At a recent CIO summit on the topic of shrinking IT budgets, a CIO spoke up and said that board level discussions about IT governance should not be about how IT enables the business. Instead, the conversation needs to be reframed around how IT is the business. Aligning IT to strategically achieve business objectives involves more than just pursuing a seat at the table in making technology investment decisions or combating the proliferation of shadow IT. CIOs need to reposition IT through five levers defined by the IT Governance Institute: business strategic alignment, value delivery, risk management, resource management, and performance measurement.
One key metric in realigning IT is the percentage of IT spend focused on “keeping the lights on” versus business innovation. With a number of IT organizations still having to support legacy homegrown applications, the ratio is frequently skewed in the wrong direction. Using the 80/20 rule—this often means that 80 percent of IT spend is focused on maintenance.
The question becomes: how does IT balance the demands to drive operational efficiency and deliver technology innovation—all while managing costs?
The answer: by leveraging an Enterprise Content Management (ECM) system to automate, optimize and transform your business processes.
“ECM enables organizations not just to digitize their document-based business processes but to optimize and reengineer them, transforming the way they work," states IDC’s Melissa Webster, VP-Content and Digital Media Strategies.
Integrating ECM without IT Application Development
ECM integrates with email and third party applications to quickly create workflows with multiple decision trees, electronic forms that auto-calculates numbers such as an insurance claim form or expense report, and digital signatures to sign documents on demand. A typical business user can configure, test, and deploy a new form and the relevant process workflow in just a few hours—without IT application development. And this is accomplished while ensuring appropriate policies, business rules, and security controls are followed. Add in records management and audit trail that tracks every action—including who may have peeked at a sensitive document—and now you have a robust solution that also addresses regulatory compliance needs.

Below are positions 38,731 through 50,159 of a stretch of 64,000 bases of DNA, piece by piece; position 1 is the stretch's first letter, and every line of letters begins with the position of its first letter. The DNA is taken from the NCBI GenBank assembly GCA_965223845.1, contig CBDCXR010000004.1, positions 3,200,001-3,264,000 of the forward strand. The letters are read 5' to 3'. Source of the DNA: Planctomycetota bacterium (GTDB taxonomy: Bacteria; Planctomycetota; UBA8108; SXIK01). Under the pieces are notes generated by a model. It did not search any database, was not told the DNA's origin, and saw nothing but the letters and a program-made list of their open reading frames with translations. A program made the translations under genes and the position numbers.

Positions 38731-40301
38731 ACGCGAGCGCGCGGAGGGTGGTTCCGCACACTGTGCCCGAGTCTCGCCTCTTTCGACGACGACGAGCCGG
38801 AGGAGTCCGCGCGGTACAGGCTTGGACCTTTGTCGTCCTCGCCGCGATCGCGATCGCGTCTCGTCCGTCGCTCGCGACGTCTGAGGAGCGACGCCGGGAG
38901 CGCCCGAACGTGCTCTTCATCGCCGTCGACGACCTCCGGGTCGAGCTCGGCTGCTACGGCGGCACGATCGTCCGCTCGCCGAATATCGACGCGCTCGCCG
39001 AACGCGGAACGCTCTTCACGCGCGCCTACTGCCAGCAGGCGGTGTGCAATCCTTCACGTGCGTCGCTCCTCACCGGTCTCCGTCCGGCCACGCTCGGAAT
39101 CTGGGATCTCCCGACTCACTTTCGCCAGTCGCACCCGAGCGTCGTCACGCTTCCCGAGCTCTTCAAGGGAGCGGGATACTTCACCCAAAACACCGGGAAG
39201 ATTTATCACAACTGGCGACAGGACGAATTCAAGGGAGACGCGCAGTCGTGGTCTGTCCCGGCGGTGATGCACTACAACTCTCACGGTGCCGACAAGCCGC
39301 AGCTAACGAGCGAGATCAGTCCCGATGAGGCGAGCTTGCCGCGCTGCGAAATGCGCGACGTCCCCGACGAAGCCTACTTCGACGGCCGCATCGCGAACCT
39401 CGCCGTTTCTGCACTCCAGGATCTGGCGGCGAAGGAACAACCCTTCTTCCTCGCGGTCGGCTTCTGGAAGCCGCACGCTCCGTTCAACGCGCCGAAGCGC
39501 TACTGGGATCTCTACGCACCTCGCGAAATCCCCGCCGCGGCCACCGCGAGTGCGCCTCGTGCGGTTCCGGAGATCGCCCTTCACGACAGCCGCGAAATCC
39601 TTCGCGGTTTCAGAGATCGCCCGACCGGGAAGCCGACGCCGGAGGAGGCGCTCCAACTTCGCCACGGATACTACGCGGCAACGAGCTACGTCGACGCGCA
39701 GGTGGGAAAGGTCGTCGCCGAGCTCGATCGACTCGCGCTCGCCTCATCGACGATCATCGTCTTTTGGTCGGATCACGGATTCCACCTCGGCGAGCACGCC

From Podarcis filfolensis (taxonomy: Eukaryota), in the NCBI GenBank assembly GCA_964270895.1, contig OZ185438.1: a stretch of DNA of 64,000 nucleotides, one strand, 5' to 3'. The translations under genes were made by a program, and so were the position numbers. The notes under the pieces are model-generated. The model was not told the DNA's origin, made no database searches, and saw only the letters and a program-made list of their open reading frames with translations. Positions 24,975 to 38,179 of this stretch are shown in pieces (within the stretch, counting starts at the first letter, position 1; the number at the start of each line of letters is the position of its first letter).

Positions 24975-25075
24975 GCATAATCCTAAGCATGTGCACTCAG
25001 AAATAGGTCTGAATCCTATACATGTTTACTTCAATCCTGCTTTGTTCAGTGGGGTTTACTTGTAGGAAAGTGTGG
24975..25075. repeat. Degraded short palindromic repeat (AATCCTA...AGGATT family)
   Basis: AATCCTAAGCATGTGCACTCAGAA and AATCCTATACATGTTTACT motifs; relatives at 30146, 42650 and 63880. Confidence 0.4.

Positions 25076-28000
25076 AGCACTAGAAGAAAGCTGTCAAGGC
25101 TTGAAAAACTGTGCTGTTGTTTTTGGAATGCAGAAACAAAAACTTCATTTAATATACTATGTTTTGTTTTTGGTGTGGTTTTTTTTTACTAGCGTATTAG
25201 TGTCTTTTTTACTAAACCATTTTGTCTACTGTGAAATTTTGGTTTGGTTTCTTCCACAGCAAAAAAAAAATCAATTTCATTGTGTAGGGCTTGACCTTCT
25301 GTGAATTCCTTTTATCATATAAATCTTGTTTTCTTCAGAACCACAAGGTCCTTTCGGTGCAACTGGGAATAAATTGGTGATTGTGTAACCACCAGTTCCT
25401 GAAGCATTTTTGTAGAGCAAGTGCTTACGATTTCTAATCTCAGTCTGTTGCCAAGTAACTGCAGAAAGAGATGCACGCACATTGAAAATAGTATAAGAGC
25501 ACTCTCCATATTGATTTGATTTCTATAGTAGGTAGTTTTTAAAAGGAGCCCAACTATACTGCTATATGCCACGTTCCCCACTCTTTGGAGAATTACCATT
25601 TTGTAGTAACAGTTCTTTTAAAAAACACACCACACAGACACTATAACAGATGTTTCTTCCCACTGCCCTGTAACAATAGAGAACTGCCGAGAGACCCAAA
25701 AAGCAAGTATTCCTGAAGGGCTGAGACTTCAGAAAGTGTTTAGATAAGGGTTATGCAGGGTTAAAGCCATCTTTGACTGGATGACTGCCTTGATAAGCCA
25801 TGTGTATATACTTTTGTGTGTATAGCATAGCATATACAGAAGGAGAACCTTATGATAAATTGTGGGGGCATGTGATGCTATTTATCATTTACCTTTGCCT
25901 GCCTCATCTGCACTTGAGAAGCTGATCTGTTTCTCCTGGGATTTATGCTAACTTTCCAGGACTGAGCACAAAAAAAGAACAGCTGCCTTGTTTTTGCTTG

Improving Security and Compliance
ECM allows companies to reduce costs, reduce complexity, implement controls, and improve compliance in a highly regulated business environment. Healthcare payers and providers can enable their HIPAA compliance officer to track, manage and renew business associate agreements (BAAs) with vendors using metadata, document versioning, and workflow. Banks can ensure that appropriate controls and approvals for wire transfers. They are implemented and auditable using electronic approval forms and audit trail. Major motion picture studios can securely share their scripts and content with directors, actors, and post-production houses without fearing prelease content leakage on torrent services.
Regardless of the alphabet soup of regulations—SOX, SEC, FINRA, GLBA Section 501(b), FFIEC Vendor and Third- Party Management, HIPAA Security, FDA 21 CFR Part 11 and others, controls are embedded into the life cycle of each business process.
Driving Transformation with Case Management, Collaboration, and Content Analytics
The adoption of ECM often leads to applications for case management, collaboration and content analytics. According to IDC, a case management framework is a powerful agent of business process transformation. “Case management frameworks dramatically reduce development costs and accelerate time to market for this class of applications; and their foundation in ECM/BPM—together with analytics— enables continuous business process improvement,” said Webster. Whether it’s managing a dossier of documents through various lifecycle stages with “case owners” or delivering a better customer experience, ECM systems can scale up to handle case management needs.
Heifer International is a nonprofit organization that needed to scale up its technology platform. With projects involving sustainable agriculture in 30 countries around the world, Heifer wanted to leverage content and knowledge from helping more than 25 million families in its 71-year history. Staff in remote locations who worked with families in the developing world needed the ability to collaborate with headquarters staff in Little Rock, AR.
“Helping just one family could take dozens of vendors, several government organizations, hundreds of legal contracts and extensive collaboration,” said Bob Bloom, EVP and CFO of Heifer International.
“We needed innovation. We needed technologies that can help us achieve our mission better, faster. Automating our internal business processes using Laserfiche electronic forms and workflow is part of our technology transformation that enables our mission in fighting hunger and poverty.”
It’s Good to Have Dragons
As Sharon Fisher writes in Simplicity 2.0 on the Five Business Takeaways from “Game of Thrones,” it’s good to have dragons. Successful CIOs are the ones who can describe technology in business terms. They are also able to identify and leverage the one good thing that your company controls or possesses that nobody else does. And in the case of most organizations, that “dragon” is unlocking the value of the content managed by an ECM system to drive innovation and align IT with the business.